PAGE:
Next up we calculate the posterior predictive estimates. And this is not the same as the posterior we saw earlier. The posterior distribution “is the distribution of an unknown quantity, treated as a random variable, conditional on the evidence obtained” (Wikipedia). It’s the distribution that explains your unknown, random, parameter. While the **posterior predictive distribution** is the distribution of possible unobserved values conditional on the observed values (Wikipedia).

with my_model: ppc = pm.sample_posterior_predictive( trace, random_seed=42, progressbar=True )

A lot of arviz methods work fine with trace objects while a number of them do not. In future releases PyMC3 most likely will return inference objects. We will also include our posterior predictive estimates in our final inference object.

with my_model: trace_updated = az.from_pymc3(trace, posterior_predictive=ppc)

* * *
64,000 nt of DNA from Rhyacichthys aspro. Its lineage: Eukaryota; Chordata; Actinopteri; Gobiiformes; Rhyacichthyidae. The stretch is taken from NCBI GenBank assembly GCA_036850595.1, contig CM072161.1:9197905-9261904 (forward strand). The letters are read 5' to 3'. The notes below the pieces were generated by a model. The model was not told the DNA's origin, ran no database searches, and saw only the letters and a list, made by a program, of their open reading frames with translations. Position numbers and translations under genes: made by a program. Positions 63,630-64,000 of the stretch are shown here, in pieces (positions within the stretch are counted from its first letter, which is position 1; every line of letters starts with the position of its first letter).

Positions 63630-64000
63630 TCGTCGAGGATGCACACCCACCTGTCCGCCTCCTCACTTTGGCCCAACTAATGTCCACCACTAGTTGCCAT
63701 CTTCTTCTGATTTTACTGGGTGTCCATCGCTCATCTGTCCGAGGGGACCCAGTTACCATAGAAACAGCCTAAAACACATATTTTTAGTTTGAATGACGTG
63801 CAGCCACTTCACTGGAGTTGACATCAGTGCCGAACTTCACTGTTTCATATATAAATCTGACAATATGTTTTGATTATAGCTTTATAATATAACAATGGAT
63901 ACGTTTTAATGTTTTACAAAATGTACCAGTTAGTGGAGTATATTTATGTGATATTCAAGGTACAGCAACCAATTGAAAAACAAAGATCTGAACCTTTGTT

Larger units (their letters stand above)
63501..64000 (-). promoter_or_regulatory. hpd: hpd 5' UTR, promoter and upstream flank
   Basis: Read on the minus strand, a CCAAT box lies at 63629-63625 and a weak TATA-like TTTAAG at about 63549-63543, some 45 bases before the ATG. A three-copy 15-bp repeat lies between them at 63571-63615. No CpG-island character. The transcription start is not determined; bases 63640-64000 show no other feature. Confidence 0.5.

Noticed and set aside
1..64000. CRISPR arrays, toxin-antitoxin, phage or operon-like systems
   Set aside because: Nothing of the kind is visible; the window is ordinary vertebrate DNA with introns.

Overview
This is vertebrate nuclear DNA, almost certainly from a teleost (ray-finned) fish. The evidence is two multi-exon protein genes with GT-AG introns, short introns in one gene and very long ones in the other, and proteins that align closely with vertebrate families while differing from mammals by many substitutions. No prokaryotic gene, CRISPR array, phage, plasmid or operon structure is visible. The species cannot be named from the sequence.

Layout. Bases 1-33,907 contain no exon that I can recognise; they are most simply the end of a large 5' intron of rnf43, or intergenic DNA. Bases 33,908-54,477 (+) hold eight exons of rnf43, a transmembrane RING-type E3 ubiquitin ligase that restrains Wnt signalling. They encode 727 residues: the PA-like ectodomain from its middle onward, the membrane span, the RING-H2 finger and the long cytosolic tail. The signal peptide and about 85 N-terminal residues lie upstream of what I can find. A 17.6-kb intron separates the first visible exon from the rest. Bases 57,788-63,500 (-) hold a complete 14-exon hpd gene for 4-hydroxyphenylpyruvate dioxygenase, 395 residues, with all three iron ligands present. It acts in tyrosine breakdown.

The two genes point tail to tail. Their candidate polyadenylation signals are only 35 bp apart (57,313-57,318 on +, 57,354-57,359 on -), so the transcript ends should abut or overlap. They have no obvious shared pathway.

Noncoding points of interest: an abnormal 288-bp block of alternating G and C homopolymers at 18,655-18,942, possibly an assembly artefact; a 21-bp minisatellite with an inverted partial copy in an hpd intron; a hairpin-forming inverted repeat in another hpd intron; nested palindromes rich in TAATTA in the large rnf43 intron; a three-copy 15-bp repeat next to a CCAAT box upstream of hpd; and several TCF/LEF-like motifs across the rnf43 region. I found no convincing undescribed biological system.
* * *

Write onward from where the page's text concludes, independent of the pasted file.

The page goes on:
az.style.use("arviz-darkgrid") with my_model: az.plot_trace(trace_updated, figsize=(17,10), legend=True)

On the left side of the plot, we can observe the posterior plots of our parameters and distribution for standard deviation. Interestingly the mean of the parameters is almost the same as that of the Linear Regression we saw earlier.

az.style.use("arviz-darkgrid") with my_model: az.plot_posterior(trace_updated,textsize=16)

Now if you observe the means of intercept and variable x are almost the same as what we estimated from frequentist Linear Regression. Here, HDI stands for Highest Probability Density, which means any point within that boundary will have more probability than points outside.

Posterior predictive plots help us visualize if the model can reproduce the patterns observed in the real data.

az.style.use("arviz-darkgrid") with my_model: az.plot_ppc(trace_updated)